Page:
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Regulating Heavy Metals in Cannabis: What We Can Learn From the Pharmaceutical Industry

Published: Nov 12, 2020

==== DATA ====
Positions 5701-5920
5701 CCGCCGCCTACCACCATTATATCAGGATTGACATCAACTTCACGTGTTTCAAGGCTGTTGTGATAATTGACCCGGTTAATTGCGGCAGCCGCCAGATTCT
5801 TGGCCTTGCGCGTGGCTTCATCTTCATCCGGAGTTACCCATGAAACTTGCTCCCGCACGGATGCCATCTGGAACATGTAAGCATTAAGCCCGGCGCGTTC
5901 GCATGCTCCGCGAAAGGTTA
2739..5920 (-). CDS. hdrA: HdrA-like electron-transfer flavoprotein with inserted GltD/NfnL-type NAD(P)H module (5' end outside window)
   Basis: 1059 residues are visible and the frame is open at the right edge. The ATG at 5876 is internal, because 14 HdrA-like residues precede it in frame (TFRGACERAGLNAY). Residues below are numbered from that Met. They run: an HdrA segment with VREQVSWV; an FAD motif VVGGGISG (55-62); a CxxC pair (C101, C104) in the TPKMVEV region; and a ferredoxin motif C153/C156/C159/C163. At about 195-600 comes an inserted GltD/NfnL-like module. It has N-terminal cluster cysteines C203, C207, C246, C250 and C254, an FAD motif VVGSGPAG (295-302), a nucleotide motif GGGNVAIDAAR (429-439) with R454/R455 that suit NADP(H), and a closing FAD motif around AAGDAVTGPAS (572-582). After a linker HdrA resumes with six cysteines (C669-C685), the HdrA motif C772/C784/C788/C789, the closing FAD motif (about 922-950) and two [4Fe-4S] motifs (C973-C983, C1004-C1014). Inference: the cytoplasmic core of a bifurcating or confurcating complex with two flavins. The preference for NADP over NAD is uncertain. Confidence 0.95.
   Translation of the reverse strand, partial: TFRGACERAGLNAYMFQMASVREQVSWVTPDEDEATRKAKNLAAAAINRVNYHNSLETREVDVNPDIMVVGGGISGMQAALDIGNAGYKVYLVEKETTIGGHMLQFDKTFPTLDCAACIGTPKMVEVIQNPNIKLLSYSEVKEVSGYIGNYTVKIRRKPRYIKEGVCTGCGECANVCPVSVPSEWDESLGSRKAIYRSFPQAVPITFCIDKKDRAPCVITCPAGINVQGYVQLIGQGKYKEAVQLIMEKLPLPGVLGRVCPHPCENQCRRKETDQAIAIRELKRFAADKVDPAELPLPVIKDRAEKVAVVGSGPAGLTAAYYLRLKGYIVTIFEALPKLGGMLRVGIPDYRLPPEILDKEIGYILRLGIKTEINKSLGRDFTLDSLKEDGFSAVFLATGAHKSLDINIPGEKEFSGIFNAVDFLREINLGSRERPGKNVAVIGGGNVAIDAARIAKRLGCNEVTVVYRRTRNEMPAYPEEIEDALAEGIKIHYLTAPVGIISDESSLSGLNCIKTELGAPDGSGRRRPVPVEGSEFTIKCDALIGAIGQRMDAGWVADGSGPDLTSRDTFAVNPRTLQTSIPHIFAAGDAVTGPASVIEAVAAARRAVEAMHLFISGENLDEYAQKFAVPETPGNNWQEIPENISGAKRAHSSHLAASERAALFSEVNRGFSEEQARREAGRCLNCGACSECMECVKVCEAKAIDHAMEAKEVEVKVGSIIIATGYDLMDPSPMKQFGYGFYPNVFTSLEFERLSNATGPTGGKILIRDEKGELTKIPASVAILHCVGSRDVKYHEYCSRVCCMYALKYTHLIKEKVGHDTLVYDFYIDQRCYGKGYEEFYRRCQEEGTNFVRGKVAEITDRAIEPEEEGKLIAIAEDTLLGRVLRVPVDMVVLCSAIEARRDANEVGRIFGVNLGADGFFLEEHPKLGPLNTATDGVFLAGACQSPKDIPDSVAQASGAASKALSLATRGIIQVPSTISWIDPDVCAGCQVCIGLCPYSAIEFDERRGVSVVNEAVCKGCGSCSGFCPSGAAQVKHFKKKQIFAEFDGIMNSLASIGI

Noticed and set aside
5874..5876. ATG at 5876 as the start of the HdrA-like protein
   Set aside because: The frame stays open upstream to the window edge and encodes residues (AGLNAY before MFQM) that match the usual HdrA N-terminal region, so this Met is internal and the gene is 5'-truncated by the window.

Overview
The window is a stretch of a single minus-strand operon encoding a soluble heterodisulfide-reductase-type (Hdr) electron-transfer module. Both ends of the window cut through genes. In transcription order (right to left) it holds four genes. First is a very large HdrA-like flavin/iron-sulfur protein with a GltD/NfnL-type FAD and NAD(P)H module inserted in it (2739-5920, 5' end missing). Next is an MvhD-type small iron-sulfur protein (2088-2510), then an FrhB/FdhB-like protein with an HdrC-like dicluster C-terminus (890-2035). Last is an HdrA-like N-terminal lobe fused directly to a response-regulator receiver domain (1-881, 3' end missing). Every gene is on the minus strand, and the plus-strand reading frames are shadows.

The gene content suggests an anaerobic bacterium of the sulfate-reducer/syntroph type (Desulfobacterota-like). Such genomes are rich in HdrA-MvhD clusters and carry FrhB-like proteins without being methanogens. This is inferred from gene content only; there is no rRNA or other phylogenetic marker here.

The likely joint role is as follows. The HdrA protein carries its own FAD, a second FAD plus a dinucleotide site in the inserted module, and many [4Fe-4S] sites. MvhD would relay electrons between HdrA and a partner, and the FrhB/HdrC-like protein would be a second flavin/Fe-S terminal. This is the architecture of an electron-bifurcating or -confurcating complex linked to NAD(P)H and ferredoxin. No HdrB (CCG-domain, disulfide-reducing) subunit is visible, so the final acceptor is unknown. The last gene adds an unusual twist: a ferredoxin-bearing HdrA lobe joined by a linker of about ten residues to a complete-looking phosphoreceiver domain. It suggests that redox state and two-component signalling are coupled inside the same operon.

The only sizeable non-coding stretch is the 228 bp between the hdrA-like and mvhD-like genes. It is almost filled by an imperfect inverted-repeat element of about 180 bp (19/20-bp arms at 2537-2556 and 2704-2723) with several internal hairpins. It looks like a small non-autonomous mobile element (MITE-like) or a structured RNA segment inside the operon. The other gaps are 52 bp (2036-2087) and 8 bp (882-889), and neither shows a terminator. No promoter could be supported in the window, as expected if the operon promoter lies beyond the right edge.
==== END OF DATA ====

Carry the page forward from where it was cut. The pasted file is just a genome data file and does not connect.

The lack of federal oversight with regard to medicinal cannabis and hemp products in the US has meant that it has been left to the individual states to regulate its use. Medical marijuana is legal in 33 states, while 11 states allow its use for adult recreational consumption. The sale of these products is strictly regulated by their THC and CBD content, depending on their use. However, it’s also critical to monitor levels of contaminants such heavy metals, as the cannabis plant is known to be a hyper-accumulator of heavy metals in the soil. Unfortunately, there are many inconsistencies with heavy metal limits in different states where medical cannabis is legal. Some states define four heavy metals while others specify up to eight. Some are based on limits directly in the cannabis, while others are based on consumption per day. Others take into consideration the body weight of the consumer, while some states do not even have heavy metal limits. So clearly there is a need for consistency across state lines, in order that consumers know they are using products which are safe to use. This presentation will take a closer look at how the pharmaceutical industry changed its 100-year old sulfide precipitation test for a small group of heavy metals, to finally arrive at a list of 24 elemental impurities using plasma spectrochemical techniques. The cannabis industry can learn a great deal from this process to not only understand the many potential sources of heavy metal contamination, but also how the final cannabis products can be contaminated by the manufacturing equipment, the extraction process and the delivery systems used.

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